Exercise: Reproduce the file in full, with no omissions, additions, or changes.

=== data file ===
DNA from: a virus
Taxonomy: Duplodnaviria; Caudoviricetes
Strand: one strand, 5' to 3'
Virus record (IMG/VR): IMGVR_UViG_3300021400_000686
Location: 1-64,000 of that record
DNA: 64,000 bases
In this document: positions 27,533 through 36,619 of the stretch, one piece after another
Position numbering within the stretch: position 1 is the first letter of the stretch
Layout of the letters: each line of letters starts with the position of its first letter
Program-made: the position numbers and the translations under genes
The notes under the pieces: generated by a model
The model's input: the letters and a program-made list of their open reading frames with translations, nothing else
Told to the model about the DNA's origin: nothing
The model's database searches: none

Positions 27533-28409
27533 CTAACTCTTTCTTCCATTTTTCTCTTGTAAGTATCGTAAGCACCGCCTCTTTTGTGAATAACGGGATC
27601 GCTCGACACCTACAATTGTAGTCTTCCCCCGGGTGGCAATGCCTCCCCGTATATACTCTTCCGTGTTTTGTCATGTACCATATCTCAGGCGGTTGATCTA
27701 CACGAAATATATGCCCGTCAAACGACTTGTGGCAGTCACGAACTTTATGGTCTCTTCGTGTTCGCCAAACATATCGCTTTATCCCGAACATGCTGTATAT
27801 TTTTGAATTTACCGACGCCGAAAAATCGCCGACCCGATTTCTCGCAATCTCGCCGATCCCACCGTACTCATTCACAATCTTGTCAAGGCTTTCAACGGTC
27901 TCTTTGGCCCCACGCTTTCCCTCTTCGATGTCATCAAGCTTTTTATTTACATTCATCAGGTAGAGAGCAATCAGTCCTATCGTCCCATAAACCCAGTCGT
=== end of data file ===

DNA from: a virus
Taxonomy: Duplodnaviria; Caudoviricetes
Strand: one strand, 5' to 3'
Virus record (IMG/VR): IMGVR_UViG_3300021400_000686
Location: 1-64,000 of that record
DNA: 64,000 bases
In this document: positions 27,533 through 36,619 of the stretch, one piece after another
Position numbering within the stretch: position 1 is the first letter of the stretch
Layout of the letters: each line of letters starts with the position of its first letter
Program-made: the position numbers and the translations under genes
The notes under the pieces: generated by a model
The model's input: the letters and a program-made list of their open reading frames with translations, nothing else
Told to the model about the DNA's origin: nothing
The model's database searches: none

Positions 27533-28409
27533 CTAACTCTTTCTTCCATTTTTCTCTTGTAAGTATCGTAAGCACCGCCTCTTTTGTGAATAACGGGATC
27601 GCTCGACACCTACAATTGTAGTCTTCCCCCGGGTGGCAATGCCTCCCCGTATATACTCTTCCGTGTTTTGTCATGTACCATATCTCAGGCGGTTGATCTA
27701 CACGAAATATATGCCCGTCAAACGACTTGTGGCAGTCACGAACTTTATGGTCTCTTCGTGTTCGCCAAACATATCGCTTTATCCCGAACATGCTGTATAT
27801 TTTTGAATTTACCGACGCCGAAAAATCGCCGACCCGATTTCTCGCAATCTCGCCGATCCCACCGTACTCATTCACAATCTTGTCAAGGCTTTCAACGGTC
27901 TCTTTGGCCCCACGCTTTCCCTCTTCGATGTCATCAAGCTTTTTATTTACATTCATCAGGTAGAGAGCAATCAGTCCTATCGTCCCATAAACCCAGTCGT